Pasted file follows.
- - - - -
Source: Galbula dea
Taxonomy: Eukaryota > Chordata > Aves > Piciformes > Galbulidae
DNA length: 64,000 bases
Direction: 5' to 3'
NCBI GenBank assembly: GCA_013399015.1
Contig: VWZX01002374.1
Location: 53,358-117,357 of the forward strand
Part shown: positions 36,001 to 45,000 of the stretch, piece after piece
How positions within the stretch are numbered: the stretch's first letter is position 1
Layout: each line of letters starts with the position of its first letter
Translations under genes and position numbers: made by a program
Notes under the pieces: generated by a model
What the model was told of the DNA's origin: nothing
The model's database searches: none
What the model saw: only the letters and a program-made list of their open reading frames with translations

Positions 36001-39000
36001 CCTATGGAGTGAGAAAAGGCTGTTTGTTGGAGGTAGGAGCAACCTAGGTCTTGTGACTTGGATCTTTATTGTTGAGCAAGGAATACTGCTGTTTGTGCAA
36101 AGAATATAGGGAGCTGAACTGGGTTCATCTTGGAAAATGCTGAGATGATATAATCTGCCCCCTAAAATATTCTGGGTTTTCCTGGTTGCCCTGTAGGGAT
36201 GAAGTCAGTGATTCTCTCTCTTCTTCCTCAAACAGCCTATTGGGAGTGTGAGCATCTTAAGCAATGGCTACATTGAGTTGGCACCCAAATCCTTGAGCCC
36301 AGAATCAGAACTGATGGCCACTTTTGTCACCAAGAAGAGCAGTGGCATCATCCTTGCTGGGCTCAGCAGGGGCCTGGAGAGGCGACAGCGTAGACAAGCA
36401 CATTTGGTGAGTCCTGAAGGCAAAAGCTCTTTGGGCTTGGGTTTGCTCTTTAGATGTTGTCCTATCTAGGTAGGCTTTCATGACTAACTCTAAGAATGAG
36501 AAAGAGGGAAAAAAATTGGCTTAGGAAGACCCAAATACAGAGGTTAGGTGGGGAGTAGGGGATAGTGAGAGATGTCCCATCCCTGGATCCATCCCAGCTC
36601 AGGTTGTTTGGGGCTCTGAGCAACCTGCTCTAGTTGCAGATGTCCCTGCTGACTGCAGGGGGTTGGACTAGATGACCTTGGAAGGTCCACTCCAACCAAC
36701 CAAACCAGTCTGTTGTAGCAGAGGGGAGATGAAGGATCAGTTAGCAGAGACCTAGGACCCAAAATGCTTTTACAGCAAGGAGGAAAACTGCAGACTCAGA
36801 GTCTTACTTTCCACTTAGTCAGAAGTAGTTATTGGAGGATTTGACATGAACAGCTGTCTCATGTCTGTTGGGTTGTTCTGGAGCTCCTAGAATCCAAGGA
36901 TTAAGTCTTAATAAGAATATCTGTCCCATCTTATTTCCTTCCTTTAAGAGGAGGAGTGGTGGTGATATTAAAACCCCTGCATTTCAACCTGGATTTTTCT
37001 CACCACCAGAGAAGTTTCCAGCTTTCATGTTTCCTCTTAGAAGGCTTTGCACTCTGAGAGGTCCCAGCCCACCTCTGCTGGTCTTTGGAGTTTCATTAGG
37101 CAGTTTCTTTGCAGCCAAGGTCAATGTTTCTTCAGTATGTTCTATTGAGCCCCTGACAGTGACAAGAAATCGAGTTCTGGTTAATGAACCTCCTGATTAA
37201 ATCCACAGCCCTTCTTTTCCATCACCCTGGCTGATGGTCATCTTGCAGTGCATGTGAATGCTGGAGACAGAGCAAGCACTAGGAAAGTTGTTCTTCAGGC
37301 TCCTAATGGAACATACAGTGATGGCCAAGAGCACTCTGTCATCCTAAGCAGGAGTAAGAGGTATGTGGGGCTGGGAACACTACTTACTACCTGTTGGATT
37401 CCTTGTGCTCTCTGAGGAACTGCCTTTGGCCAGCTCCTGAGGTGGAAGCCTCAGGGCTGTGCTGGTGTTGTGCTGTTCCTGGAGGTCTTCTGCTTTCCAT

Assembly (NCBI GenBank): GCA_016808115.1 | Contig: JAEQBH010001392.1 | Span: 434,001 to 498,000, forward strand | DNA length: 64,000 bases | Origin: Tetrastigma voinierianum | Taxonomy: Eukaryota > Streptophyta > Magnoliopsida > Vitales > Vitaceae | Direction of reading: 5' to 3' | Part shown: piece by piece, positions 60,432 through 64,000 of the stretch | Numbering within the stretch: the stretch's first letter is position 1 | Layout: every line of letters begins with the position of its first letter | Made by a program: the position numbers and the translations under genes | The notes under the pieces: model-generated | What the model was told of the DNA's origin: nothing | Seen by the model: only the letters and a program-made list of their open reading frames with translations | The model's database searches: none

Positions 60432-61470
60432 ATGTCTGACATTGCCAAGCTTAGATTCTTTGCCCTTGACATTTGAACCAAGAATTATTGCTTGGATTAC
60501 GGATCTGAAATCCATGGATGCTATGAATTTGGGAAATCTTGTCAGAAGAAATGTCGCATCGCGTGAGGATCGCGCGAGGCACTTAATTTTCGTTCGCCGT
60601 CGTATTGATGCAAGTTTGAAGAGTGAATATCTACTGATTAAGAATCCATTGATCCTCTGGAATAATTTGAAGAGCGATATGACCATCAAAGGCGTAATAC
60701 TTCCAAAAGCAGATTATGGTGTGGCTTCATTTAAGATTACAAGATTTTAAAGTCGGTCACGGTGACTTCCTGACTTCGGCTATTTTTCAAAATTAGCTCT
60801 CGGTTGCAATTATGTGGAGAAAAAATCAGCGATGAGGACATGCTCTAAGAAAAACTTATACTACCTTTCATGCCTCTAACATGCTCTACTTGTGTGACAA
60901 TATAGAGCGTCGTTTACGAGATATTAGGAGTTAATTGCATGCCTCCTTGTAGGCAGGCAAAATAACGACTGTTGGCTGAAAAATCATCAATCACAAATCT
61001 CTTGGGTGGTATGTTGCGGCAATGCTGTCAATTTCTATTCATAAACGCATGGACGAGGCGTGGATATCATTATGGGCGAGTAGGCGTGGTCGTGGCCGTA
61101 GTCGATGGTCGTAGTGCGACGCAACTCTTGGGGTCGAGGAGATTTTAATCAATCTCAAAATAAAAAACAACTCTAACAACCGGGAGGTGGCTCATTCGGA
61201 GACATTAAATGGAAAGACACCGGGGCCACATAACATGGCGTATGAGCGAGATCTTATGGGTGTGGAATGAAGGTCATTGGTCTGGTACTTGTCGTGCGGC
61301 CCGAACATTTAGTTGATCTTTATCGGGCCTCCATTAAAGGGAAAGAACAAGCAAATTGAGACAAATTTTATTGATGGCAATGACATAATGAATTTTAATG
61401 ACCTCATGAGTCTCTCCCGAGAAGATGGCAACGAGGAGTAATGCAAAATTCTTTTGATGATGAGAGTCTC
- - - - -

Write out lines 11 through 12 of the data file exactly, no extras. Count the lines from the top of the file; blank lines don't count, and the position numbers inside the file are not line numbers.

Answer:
Translations under genes and position numbers: made by a program
Notes under the pieces: generated by a model